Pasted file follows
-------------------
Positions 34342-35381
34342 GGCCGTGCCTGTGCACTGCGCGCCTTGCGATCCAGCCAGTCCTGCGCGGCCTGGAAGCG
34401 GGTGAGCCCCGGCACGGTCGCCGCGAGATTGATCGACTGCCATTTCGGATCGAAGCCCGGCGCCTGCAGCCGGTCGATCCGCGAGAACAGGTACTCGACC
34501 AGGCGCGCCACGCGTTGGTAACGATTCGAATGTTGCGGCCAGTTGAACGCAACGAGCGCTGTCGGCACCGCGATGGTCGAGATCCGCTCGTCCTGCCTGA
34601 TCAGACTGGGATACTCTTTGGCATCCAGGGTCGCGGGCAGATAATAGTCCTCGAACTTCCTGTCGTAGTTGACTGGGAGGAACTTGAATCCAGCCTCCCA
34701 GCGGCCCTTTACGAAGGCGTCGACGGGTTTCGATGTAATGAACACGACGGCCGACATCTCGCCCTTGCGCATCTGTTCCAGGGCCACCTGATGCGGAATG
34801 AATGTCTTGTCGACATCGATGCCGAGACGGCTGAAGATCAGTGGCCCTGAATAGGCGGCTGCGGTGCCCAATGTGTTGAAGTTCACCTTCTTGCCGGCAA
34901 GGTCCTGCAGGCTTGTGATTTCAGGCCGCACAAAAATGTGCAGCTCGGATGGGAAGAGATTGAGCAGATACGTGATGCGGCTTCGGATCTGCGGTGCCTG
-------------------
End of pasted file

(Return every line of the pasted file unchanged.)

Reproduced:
Positions 34342-35381
34342 GGCCGTGCCTGTGCACTGCGCGCCTTGCGATCCAGCCAGTCCTGCGCGGCCTGGAAGCG
34401 GGTGAGCCCCGGCACGGTCGCCGCGAGATTGATCGACTGCCATTTCGGATCGAAGCCCGGCGCCTGCAGCCGGTCGATCCGCGAGAACAGGTACTCGACC
34501 AGGCGCGCCACGCGTTGGTAACGATTCGAATGTTGCGGCCAGTTGAACGCAACGAGCGCTGTCGGCACCGCGATGGTCGAGATCCGCTCGTCCTGCCTGA
34601 TCAGACTGGGATACTCTTTGGCATCCAGGGTCGCGGGCAGATAATAGTCCTCGAACTTCCTGTCGTAGTTGACTGGGAGGAACTTGAATCCAGCCTCCCA
34701 GCGGCCCTTTACGAAGGCGTCGACGGGTTTCGATGTAATGAACACGACGGCCGACATCTCGCCCTTGCGCATCTGTTCCAGGGCCACCTGATGCGGAATG
34801 AATGTCTTGTCGACATCGATGCCGAGACGGCTGAAGATCAGTGGCCCTGAATAGGCGGCTGCGGTGCCCAATGTGTTGAAGTTCACCTTCTTGCCGGCAA
34901 GGTCCTGCAGGCTTGTGATTTCAGGCCGCACAAAAATGTGCAGCTCGGATGGGAAGAGATTGAGCAGATACGTGATGCGGCTTCGGATCTGCGGTGCCTG